Engineers at Oregon State have created a free, open-source computer program that can determine a stream or river’s potential as an energy source. They released the program last Thursday.
OSU’s new software compiles a network of global climate data and calibrates it with local data collected by users to assess a region’s hydropower potential.
Kendra Sharp, a professor of humanitarian engineering at OSU, said giving previously off-the-grid areas power was the main goal of the program.
“Our initial interest came because we were looking at the Northern region of Pakistan where about half of the population does not have access to electricity and are not likely to get on the grid anytime soon,” Sharp said. “The two things you need for hydropower are head, so elevation change and stream flow, and they have both of those. So small-scale hydropower is a reasonable alternative for power generation in that area.”
In the same vein, the program helps “data-scarce” regions, such as northern Pakistan, where on-the-ground data was not previously available for outside analysis.
Hydropower is a smart alternative to renewable energy for regions of the world that are isolated — either by geography or climate — and cannot use other resources, Sharp said.
“Hydro can be more stable than wind,” she said. “The wind comes up; the wind goes down, so hydropower, if you’re looking at a particular month, it tends to be more stable.”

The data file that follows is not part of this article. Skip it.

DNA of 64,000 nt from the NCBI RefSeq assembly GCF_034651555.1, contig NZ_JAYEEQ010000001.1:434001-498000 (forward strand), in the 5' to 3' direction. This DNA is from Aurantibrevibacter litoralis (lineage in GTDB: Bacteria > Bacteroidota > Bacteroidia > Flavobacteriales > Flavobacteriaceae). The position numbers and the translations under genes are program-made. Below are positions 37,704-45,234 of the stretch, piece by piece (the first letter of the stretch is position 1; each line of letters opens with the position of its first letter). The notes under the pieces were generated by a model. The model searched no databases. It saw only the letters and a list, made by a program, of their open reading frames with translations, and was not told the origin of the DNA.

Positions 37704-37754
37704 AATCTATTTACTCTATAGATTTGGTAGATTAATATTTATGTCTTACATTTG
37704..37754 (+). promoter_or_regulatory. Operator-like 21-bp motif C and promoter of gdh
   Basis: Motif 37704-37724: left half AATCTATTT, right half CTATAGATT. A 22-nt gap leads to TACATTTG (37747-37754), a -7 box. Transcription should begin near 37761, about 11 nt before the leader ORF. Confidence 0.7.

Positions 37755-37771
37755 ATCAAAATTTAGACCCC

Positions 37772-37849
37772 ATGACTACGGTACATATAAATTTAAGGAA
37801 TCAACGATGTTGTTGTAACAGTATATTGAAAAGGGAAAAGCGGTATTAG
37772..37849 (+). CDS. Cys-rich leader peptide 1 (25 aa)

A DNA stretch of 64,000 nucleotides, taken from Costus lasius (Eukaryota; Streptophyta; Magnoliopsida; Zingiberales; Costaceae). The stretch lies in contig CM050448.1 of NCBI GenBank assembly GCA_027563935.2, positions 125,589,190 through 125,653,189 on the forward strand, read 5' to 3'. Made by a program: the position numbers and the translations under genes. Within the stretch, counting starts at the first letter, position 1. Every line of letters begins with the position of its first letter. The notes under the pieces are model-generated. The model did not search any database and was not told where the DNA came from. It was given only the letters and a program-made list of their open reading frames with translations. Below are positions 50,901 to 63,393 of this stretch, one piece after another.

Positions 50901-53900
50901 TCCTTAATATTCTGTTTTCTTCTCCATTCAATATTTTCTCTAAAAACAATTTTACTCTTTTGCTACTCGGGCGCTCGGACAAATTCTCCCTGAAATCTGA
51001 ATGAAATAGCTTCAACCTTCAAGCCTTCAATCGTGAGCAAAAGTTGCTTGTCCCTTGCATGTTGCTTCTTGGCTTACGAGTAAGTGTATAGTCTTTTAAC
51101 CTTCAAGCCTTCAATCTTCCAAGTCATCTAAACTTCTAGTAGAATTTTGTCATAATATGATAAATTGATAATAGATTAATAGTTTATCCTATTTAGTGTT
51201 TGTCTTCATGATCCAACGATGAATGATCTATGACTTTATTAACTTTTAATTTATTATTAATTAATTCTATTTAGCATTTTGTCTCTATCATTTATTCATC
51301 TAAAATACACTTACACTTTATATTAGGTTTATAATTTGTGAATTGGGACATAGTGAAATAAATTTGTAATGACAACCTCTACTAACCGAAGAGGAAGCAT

Sharp says a hybrid system, such as one using a combination of hydropower and solar power, can also work for certain areas.
The program was developed over about three years as the thesis of now-graduated OSU Ph.D. student Thomas Mosier.
Mosier developed the program to also be able to analyze future hydropower potential for various regions by predicting and assessing climate scenarios and viewing things like stability over time.
David Hill, an associate professor of civil engineering, also contributed to the project.
The software is available to anyone on request by contacting Sharp, and it’s already gained a lot of attention, she said.
“I’ve had over 40 requests for the software from all over the world since Friday,” she said. “Everywhere from Siberia to South Africa to Mexico.”